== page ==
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The Commissioner of Income-tax, Calcutta Vs. Padamchand Ramgopal - Court Judgment

LegalCrystal Citation
SubjectDirect Taxation
CourtSupreme Court of India
Decided On
Case NumberCivil Appeals Nos. 2570 — 2574 of 1966
Judge
Reported in(1970)3SCC866
ActsIncome Tax Act, 1922 - Section 66(2)
AppellantThe Commissioner of Income-tax, Calcutta
RespondentPadamchand Ramgopal
DispositionAppeal Dismissed
Excerpt:
.....basis of best judgment after rejecting the accounts as unreliable — income tax officer and appellate assistant commissioner finding insignificant mistakes in accounts relating to one year and making additions arbitrarily -- neither the appellate assistant commissioner nor the income tax officer found any mistake in the accounts relating to other accounting years. both the income tax officer as well as the appellate assistant commissioner arbitrarily added to the total income returned half the amount of gross receipts shown by the assessee under the head “interest” during each year as escaped income. the question referred to the high court was whether upon the facts admitted or found by the appellate tribunal, it was justified in holding that the income tax officer had..........in his order did not give any reason for not relying on the accounts submitted. on appeal, the appellate assistant commissioner after going through the notes prepared by the income tax officer found that in his investigation, the income tax officer had found that one of the items of interest received by the assessee during the accounting year relating to assessment year 1953-54 had not been brought to account and another entry relating to the receipt of income during that year was not correct. neither the appellate assistant commissioner nor the income tax officer found any mistake in the accounts relating to other accounting years. the two mistakes noticed by the appellate assistant commissioner are insignificant mistakes. further they afforded no basis for rejecting the accounts.....
Judgment:

K.S. HEGDE, J.

1. These appeals by certificate arise from the decision given by the High Court of Calcutta in five references made by the Income Tax Appellate Tribunal, Bench “B”, Calcutta under Section 66(2) of the Indian Income Tax Act, 1922. The High Court has answered the questions referred to it in favour of the assessee. In support of the return made by him, the assessee, a Hindu Undivided Family carrying on business in various items including moneylending produced his account books. The Income Tax Officer rejected those accounts as unreliable and assessed the assessee on the basis of best judgment by adding to the income returned by him various sums ranging from Rs 17,951 for Assessment Year 1956-57, to Rs 21,536 for Assessment Year 1954-55. The five assessment years with which we are concerned in this case are 1953-54, 1954-55, 1955-56, 1956-57 and 1957-58. The Income Tax Officer in his order did not give any reason for not relying on the accounts submitted. On appeal, the Appellate Assistant Commissioner after going through the notes prepared by the Income Tax Officer found that in his investigation, the Income Tax Officer had found that one of the items of interest received by the assessee during the accounting year relating to Assessment Year 1953-54 had not been brought to account and another entry relating to the receipt of income during that year was not correct. Neither the Appellate Assistant Commissioner nor the Income Tax Officer found any mistake in the accounts relating to other accounting years. The two mistakes noticed by the Appellate Assistant Commissioner are insignificant mistakes. Further they afforded no basis for rejecting the accounts for the other years. Both the Income Tax Officer as well as the Appellate Assistant Commissioner arbitrarily added to the total income returned half the amount of gross receipts shown by the assessee under the head “interest” during each year as escaped income. The Tribunal did not examine the facts of the case afresh. It just adopted the findings of the Appellate Assistant Commissioner. The question referred to the High Court was whether upon the facts admitted or found by the Appellate Tribunal, it was justified in holding that the Income Tax Officer had rightly added an income of Rs 18,050 in Assessment Year 1953-54, Rs 21,536 in Assessment Year 1954-55 Rs 18,321 in Assessment Year 1955-56 and Rs 17,951 in Assessment Year 1956-57 and Rs 20,547 in Assessment Year 1957-58.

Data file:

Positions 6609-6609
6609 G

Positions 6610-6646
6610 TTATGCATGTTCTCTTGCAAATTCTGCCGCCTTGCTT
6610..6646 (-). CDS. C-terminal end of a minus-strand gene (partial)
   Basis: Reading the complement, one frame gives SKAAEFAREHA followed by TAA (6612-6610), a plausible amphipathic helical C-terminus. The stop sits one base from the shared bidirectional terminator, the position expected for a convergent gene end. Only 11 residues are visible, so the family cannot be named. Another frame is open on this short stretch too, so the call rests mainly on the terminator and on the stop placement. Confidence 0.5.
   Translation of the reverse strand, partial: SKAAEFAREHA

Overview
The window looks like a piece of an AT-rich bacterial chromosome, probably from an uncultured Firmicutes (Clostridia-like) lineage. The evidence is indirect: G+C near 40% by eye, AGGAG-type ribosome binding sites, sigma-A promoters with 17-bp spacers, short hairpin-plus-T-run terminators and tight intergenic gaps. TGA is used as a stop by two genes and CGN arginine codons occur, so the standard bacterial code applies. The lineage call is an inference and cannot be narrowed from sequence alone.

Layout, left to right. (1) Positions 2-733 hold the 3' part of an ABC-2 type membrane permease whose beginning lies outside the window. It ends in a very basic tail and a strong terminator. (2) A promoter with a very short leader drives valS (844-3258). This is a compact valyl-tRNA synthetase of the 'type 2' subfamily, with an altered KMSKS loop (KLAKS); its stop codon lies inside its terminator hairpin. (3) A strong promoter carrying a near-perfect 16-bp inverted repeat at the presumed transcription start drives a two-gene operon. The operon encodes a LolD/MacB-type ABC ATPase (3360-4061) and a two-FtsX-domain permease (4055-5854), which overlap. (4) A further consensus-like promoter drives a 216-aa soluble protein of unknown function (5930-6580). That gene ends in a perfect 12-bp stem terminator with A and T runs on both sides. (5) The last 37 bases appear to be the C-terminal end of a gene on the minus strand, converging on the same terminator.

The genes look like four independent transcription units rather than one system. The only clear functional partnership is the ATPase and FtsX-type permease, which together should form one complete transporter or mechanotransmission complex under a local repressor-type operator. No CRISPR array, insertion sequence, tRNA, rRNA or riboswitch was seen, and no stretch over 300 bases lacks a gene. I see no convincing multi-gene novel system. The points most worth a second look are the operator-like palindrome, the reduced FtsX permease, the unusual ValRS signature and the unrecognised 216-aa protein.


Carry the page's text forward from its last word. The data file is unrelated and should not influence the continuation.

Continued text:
2. We are in agreement with the High Court that on the facts found by the tribunal, it was not justified in holding that the additions made by the Income Tax Officer were in accordance with law. Those additions were arbitrarily made. No reasons were given to reject the accounts relating to Assessment Years 1954-55. 1955-56, 1956-57 and 1957-58. Further the method adopted for determining the escaped income appears to be highly capricious.

3. In the result these appeals fail and the same are dismissed. Respondent was ex parte. No costs.


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